You do not need to ever have had experienced being a serious drug addict to understand just how detrimental that lifestyle is to a person, but if one who is initiates a conversation with you about how bad it is, how much they want to escape it, never, ever say “I know how you feel.”
There is no quicker way of losing whatever modicum of trust you have earned with someone than to speak those words to them if you have not been in the place they are right now.
I know of a pastor who, when he meets someone with whom he is speaking to lights up a cigarette while doing so, will look at that cigarette, then back to the person, then back to the cigarette, attempting to shame them by his gaze. My friends, it does not work.
“For the preaching of the cross is to them that perish foolishness; but unto us which are saved it is the power of God.” (1st Cor. 1:18)
You must remember this, when you are attempting to reach someone for the Lord Jesus Christ, they do not have a clue about anything you are talking about, and, as many of them do, they will believe that you have led a perfectly normal life, one of never falling into temptation.
“To the weak became I as weak, that I might gain the weak: I am made all things to all men, that I might by all means save some.” (1st Cor. 9:22)
The conversation must always lead to the Savior, but not always at the beginning of it.
An old saying for you that fits quite well here, “People do not care what you think, unless they think you care.”
The topic of the conversation after the initial greetings and expected niceties, must always be about them, and a simple “How ya doing?” is not going to accomplish that. The questions must be formulated after they have offered something, and here you must have ears that hear.
But there is something even more important, they must not just think you care, they must know that you honestly do. Your compassion must be real, not feigned, or they will see right through you.
Remember, the purpose of the conversation is to lead them to the cross, if you become their friend over time, well and good. “A man that hath friends must shew himself friendly: and there is a friend that sticketh closer than a brother.” (Prov. 18:24) But do not attempt to pretend you know what they are talking about or how they feel about it if you have not been there yourself.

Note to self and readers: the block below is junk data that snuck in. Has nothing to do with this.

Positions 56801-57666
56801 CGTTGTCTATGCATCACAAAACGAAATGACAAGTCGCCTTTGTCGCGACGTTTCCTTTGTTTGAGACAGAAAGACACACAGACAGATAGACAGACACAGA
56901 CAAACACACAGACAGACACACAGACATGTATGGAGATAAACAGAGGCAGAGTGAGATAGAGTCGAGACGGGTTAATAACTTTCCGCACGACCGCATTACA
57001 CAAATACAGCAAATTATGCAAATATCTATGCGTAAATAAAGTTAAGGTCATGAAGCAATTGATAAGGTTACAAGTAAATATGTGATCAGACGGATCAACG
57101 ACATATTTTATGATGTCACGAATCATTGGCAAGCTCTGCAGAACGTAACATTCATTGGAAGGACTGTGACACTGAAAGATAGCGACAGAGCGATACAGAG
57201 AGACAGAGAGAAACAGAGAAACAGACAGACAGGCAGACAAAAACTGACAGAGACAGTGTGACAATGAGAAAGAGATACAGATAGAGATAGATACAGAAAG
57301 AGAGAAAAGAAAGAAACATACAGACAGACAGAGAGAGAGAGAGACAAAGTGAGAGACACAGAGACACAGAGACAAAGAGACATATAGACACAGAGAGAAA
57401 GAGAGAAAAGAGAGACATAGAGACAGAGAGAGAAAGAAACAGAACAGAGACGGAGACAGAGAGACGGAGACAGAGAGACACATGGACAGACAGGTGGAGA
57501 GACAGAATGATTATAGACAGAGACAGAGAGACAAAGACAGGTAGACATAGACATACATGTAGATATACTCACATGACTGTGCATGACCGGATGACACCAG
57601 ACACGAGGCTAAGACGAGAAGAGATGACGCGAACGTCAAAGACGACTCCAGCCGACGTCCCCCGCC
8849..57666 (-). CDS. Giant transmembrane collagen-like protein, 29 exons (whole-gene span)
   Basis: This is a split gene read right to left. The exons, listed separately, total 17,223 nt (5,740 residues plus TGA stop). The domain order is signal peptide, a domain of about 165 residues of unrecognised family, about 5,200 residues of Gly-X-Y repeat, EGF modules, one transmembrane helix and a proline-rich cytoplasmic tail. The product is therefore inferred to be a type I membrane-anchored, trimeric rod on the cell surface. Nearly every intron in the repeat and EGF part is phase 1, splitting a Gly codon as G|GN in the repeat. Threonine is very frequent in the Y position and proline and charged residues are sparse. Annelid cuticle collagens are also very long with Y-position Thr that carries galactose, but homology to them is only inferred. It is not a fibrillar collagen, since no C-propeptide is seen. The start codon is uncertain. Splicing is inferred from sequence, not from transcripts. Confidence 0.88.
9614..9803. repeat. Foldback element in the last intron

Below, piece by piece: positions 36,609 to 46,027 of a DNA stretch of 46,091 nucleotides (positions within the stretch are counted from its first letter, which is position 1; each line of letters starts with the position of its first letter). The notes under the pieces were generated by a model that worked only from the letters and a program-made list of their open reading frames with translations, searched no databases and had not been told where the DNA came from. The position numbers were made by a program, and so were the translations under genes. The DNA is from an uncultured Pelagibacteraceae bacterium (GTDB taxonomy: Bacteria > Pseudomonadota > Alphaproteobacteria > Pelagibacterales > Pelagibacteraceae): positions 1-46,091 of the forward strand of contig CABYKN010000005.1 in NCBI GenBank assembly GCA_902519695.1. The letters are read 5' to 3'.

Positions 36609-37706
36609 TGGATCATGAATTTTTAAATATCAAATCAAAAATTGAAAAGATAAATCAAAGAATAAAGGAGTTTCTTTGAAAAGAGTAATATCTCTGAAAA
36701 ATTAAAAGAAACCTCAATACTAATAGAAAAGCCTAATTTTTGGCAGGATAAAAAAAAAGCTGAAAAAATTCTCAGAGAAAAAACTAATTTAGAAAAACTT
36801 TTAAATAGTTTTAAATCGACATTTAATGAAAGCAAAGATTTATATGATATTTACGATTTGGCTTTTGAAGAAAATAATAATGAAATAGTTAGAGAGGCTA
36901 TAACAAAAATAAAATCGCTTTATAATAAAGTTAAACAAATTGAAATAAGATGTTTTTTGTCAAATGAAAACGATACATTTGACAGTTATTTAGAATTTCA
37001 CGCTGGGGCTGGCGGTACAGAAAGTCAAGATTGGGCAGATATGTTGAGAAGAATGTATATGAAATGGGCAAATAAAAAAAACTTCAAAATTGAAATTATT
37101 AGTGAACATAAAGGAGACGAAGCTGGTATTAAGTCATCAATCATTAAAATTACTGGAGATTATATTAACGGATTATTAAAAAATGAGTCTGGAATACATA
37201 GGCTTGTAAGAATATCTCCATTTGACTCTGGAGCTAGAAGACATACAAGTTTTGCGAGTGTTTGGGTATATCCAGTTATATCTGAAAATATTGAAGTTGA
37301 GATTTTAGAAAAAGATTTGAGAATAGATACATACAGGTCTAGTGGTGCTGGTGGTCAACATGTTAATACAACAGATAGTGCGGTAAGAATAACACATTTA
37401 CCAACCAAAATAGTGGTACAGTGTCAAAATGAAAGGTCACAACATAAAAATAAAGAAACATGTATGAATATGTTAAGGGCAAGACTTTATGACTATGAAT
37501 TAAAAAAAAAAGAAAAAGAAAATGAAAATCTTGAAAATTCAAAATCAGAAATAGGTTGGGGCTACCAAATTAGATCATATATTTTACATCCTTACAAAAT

“And Jesus went forth, and saw a great multitude, and was moved with compassion toward them, and he healed their sick.” (Matt. 14:14)
Empathy, compassion, is not our normal attribute, it is a gift from the Holy Spirit, and if you are going to reveal to them the love that was once and continues to be offered to you, you must, as best as you are able, go down into that pit with them. Once you are down there, you know the way out, they do not.
That is where the important, the eternal conversation can begin.
You may not know anything about what they are talking about, you may have never experienced anything like what they are going through in your entire life, but you have the best teacher on the subject right in front of you. Listen to them, grieve with them, share their burden, let them know you honestly care, let compassion and love for your neighbor shine through you.
Then, and only then, when you have listened, ask them to listen.
“Who his own self bare our sins in his own body on the tree, that we, being dead to sins, should live unto righteousness: by whose stripes ye were healed.” (1st Peter 2:24)
“All that the Father giveth me shall come to me; and him that cometh to me I will in no wise cast out.” (John 6:37)
“And the LORD, he it is that doth go before thee; he will be with thee, he will not fail thee, neither forsake thee: fear not, neither be dismayed.” (Deut. 31:8)
They will see His compassion in you, they will see His love coming through you. What they do in those next moments is up to them, you have shown them the way out, the choice is now theirs.
They are living souls my friends, never offer them platitudes.